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Non-communicable diseases: translating words into action

Picture of author John-Kenneth Billingsley
Posted by
John-Kenneth Billingsley, External Engagement
Many of the people around the world who benefit from our medicines are living with non-communicable diseases (NCDs), such as rheumatoid arthritis and epilepsy. NCDs, which also include cancer, cardiovascular disease, diabetes, chronic respiratory diseases and mental health disorders, are the leading causes of death and disability worldwide.

We are proud of the difference we make in patients’ lives but we know that we can amplify our impact further through collaborations. That is why we are working with more than 20 biopharma companies to tackle the burden of NCDs in low and middle-income countries.

As part of Access Accelerated, UCB and our partners aim to co-create scalable and sustainable solutions to improve people’s health. A high-level meeting in New York this week will lay the groundwork for future cooperation on this vital issue.

Access Accelerated has already recorded significant progress in its mission to improve care for people with NCDs. For example, the organisation is a trusted partner in Kenya where it works with the Ministry of Health and the full range of stakeholders to address NCDs.

By combining our expertise and committing to a shared goal of better prevention, treatment and care, Access Accelerated has triggered the World Bank to scale up its funding and prioritisation of NCDs. Together, we are ushering in a new era of transparency and data collection on industry-led programs. This will allow us to better measure our impact in low and middle-income countries.

Access Accelerated has set out a bold vision for global health: a future where no one dies prematurely from treatable, preventable NCDs.

Delivering on the Access Accelerated vision
To coincide with the third UN High-level meeting on NCDs (UN HLM) in New York, Access Accelerated, coordinated by IFPMA, hosted an event that reflects on the work done to date and looks ahead to delivering on the Access Accelerated vision.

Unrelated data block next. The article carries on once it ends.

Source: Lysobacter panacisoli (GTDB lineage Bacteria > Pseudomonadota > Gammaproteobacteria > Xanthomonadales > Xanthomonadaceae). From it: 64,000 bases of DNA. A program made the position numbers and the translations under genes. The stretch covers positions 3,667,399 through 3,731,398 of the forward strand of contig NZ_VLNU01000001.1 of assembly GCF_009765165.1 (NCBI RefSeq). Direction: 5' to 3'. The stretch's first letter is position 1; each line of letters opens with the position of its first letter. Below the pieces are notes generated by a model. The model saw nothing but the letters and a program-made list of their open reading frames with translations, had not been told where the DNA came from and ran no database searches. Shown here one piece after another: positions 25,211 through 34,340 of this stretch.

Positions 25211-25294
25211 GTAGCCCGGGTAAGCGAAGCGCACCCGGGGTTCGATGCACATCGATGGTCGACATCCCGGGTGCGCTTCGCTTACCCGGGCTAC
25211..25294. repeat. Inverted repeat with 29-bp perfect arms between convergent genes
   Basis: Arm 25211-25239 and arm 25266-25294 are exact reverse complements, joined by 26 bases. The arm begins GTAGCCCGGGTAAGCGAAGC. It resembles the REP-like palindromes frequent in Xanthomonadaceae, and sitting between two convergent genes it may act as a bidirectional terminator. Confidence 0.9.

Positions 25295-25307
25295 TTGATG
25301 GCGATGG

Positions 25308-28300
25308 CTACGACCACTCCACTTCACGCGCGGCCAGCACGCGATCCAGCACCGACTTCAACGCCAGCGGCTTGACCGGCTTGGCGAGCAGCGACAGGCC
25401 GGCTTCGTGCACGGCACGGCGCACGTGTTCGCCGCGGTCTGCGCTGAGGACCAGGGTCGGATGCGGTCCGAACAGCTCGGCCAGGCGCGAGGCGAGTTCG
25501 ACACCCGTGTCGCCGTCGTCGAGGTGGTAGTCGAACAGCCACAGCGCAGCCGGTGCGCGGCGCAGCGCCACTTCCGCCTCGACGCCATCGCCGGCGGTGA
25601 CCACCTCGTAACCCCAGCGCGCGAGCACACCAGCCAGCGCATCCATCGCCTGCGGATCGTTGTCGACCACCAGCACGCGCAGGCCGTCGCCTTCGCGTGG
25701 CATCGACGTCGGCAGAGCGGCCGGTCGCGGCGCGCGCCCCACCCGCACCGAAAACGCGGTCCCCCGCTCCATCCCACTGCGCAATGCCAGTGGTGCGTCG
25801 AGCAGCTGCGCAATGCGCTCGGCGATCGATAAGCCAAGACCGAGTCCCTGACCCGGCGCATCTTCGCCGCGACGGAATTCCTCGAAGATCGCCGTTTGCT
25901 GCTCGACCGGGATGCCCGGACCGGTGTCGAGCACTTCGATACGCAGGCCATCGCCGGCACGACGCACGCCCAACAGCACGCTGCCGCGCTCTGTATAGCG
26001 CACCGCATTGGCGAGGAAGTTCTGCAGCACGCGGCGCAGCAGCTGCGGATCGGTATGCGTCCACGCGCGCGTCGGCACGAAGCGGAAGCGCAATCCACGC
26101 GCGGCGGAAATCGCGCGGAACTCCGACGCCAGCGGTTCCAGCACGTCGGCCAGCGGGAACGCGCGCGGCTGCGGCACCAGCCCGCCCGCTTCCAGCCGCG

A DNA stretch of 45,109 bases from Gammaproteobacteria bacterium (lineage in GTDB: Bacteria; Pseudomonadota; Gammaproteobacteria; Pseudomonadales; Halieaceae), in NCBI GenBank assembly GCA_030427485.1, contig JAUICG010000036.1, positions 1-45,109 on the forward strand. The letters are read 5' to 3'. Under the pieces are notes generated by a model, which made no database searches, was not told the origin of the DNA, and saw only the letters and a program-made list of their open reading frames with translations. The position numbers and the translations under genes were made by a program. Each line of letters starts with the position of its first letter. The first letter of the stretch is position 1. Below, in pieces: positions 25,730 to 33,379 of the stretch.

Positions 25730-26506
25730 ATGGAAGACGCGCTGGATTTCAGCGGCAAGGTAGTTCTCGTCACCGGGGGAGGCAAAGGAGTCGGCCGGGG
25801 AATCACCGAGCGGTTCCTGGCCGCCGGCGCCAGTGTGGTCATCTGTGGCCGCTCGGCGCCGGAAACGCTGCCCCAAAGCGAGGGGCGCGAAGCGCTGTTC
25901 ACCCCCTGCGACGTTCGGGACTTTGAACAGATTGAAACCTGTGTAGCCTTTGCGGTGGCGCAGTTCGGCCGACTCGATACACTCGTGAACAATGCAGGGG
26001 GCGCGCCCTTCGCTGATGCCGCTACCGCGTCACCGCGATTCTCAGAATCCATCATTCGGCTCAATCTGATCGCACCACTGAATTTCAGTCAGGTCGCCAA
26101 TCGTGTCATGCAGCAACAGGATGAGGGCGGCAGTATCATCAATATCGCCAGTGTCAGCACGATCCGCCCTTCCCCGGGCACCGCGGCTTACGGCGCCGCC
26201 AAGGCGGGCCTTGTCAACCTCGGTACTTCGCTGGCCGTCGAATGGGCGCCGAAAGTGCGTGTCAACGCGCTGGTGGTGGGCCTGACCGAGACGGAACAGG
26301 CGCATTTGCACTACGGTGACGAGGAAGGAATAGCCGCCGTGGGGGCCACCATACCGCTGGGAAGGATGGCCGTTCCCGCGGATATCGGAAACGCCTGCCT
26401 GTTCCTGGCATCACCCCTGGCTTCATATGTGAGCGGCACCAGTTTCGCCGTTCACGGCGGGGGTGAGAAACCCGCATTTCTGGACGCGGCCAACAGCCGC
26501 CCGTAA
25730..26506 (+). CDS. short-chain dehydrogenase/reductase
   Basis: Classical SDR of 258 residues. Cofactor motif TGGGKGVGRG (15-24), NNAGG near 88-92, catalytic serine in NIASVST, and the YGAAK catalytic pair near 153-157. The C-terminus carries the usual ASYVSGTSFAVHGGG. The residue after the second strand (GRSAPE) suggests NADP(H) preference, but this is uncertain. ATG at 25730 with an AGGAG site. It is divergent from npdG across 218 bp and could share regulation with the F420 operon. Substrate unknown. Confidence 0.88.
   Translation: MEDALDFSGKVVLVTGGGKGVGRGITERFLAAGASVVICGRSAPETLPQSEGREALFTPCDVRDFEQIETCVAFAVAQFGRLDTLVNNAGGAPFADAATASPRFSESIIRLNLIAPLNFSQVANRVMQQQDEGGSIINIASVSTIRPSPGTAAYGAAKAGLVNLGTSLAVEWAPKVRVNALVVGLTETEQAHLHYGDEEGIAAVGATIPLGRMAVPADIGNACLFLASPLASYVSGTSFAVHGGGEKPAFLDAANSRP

The event brings together senior stakeholders to explore how to translate commitments into actions. Following a keynote speech by Dr Sania Nishtar, CEO Heartfile, Co-Chair, WHO High-Level Commission on NCDs, two panel will discuss "Translating Global Commitments into Local Contexts and Collaboration for Sustainable Action" on NCDs with a special focus on Kenya.

We expect the New York meeting to further advance the work of Access Accelerated in highlighting the need to address NCDs and the practical steps health stakeholders can take to deliver for people living with ill-health.

UCB is proud to be an active participant in this major initiative. We are committed to playing our part in delivering on the bold vision of global health advocated by Access Accelerated.

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Posted by Gunther L Faber, 1 October 2018

As a recipient of funding from Dr. Teuwen and his team, One Family Health, who currently operates 110 entry level primary healthcare clinics run by qualified nurses in Rwanda and providing quality healthcare to around 10% of the entire population, have seen the impact of the training of the nurses provided by UCB in identifying potential epilepsy cases.
The outcome of this training, and impact at community level, has seen the MOH proposing the inclusion of epilepsy therapy to the list of non-communicable diseases to be treated.